And again, in Ephesians 2:11-22, Paul urges us to remember that we were Gentiles by birth, alienated from both Christ and the nation of Israel. We have now been brought near by the blood of our Jewish Messiah, the Lord Jesus Christ. We are called to pray for, watch, and bless Israel, not only because she plays a central role in worldwide political and end-time events, but also because she is God’s chosen nation, through whom all of His moral laws and covenants have come.
While we are not bound to the legalistic requirements of Mosaic law when we turn to Christ, we do gain access into all the wonderful covenants and promises given to the Jewish nation. In Christ, there is no longer any spiritual distinction between Jew and Gentile; the dividing wall has been abolished and we are members of one Body. Christ fulfilled all the legal requirements for us so that we could partake of the blessings and inheritances promised to our forefathers. In Christ, all God’s promises are “Yes and Amen!” (2 Corinthians. 1:20)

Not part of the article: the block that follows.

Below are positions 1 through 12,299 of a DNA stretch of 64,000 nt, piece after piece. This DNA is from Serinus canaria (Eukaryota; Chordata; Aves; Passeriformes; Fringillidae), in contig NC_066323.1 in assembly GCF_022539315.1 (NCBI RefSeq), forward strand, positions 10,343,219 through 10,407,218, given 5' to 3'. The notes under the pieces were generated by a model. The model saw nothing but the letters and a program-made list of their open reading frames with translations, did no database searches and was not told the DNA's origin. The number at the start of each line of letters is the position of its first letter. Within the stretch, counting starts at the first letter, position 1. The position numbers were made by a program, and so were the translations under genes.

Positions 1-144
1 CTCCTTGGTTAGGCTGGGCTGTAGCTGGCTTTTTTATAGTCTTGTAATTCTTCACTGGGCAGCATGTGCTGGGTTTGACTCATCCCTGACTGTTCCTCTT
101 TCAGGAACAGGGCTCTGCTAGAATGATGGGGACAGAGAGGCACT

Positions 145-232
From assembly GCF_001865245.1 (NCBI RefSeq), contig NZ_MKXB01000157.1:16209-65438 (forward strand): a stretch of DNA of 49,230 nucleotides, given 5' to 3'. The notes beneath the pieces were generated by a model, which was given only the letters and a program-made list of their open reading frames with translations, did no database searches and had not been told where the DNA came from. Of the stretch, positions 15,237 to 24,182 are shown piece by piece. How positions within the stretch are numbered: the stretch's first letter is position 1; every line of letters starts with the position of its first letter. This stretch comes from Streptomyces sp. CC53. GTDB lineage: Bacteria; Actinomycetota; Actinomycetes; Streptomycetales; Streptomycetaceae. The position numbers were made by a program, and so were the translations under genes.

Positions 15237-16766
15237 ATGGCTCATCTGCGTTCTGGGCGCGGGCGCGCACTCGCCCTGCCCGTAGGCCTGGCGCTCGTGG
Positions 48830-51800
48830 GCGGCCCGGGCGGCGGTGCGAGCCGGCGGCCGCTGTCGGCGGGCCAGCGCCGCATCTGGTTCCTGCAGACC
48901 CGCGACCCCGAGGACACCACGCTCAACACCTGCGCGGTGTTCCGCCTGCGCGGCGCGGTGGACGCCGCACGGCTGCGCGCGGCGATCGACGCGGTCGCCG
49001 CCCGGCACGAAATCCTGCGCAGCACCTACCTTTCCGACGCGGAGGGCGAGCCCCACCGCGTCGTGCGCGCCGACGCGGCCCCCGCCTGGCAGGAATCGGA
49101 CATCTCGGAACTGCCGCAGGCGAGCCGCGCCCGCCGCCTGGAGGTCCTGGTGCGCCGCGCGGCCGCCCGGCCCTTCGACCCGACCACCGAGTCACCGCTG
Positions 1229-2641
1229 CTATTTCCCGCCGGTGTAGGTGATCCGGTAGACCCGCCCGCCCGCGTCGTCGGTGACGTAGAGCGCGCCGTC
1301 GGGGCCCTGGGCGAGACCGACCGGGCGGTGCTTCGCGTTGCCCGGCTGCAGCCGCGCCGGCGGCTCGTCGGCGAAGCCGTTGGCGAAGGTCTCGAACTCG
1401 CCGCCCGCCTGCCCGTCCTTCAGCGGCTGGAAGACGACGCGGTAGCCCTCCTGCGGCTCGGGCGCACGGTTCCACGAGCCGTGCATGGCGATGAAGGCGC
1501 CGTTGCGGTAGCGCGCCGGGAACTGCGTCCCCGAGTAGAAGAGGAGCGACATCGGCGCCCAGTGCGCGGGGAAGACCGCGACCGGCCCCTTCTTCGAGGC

One of the most touching stories I have ever heard about reaching the Jews is the story of Richard Wurmbrand. You may know him as the Christian founder of the Voice of the Martyrs ministry (visit the Friends page of this website for more), but before that, he was persecuted as an anti-communist, Romanian Jew.*
In 1938, he was converted to Christianity by a Romanian carpenter named Christian Wolfkes. An unknown man of prayer, Christian lived in a remote mountain area which no one ever visited. Yet he longed for God to send him a Jew with whom he could share the gospel. By a miracle, Wurmbrand arrived on his doorstep one day and was converted, along with his wife Sabina. It would not be the end of Wurmbrand's persecutions, but his life would become a seed that would awaken thousands to the issue of Jewish and Christian persecution worldwide.